Reporting plays a key role in business, allowing you to see what has happened. What has worked and how different activities have interacted. Reporting also often predicts what is likely to happen in the future and provides the key to foresight. Reporting has been one of the guiding and central elements in the work on accountability, defining the whole accountability process. The importance of sustainability reporting is increasing with the new sustainability legislation, which obliges large companies to report on their own and their suppliers’ sustainability performance in much greater depth than before.
Sustainability reporting is also currently being carried out, for example in accordance with the UN definition of the Sustainable Development Goals or the GRI, the ‘global reporting initiative’ model and its principles. In 2015, the UN adopted the Sustainable Development Goals (SDGs), a universal call to action to eradicate poverty, protect the planet and ensure that by 2030 all people can enjoy peace and prosperity.
The European Commission has recently published proposals for corporate responsibility legislation that will come into force from the start of the 2025 financial year. The change will affect an estimated 700 companies in Finland. The change will apply to listed companies (excluding micro-entities) and companies that meet two of the following three conditions: at least 250 employees, at least €40 million turnover or at least €20 million balance sheet. From the 2025 financial year, these companies will have to act responsibly on the issues covered by the proposal and report in accordance with the new statutory corporate sustainability reporting standard.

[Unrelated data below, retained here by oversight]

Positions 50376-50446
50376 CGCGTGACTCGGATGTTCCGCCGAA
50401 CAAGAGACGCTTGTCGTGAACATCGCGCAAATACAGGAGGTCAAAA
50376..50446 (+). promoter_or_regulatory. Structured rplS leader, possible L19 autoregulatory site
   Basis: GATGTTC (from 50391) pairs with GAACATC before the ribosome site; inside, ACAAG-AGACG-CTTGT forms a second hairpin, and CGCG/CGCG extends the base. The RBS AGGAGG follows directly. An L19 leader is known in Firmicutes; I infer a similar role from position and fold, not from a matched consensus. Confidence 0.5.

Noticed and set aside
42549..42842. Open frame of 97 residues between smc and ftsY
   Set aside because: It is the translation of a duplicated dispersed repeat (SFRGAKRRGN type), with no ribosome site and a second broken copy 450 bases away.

The role of reporting
Companies often have to comply with standards and related management review reporting. The purpose of these reports is to determine whether management systems are working as intended and producing the desired results as effectively as possible. It is an ongoing “due diligence” review by management to fill the gap between day-to-day work and regular formal audits. Power BI or similar ‘business intelligence’ reporting may also be used, which refers to the process and technical infrastructure that collects, stores and analyses the information generated by a company’s activities. BI is a broad term covering data mining, process analysis, performance benchmarking and descriptive analytics.
With the development of different reporting models, and the combination of these, it is becoming easier to facilitate and build more and more up-to-date accountability reporting. In the future, there will be a strong convergence between different reporting formats, such as risk and quality management, compliance and sustainability reporting. Combining these reports will make it easier for management to obtain up-to-date information on operations on a continuous basis, while linking to financial management.
Reporting is also strongly linked to strategy work and the implementation of the company’s strategy. In particular, sustainability issues are increasingly linked to the company’s values, objectives and strategy. While sustainability reporting needs to be comprehensive, it is also a key element of strategy; it needs to be relevant, accurate and up-to-date.
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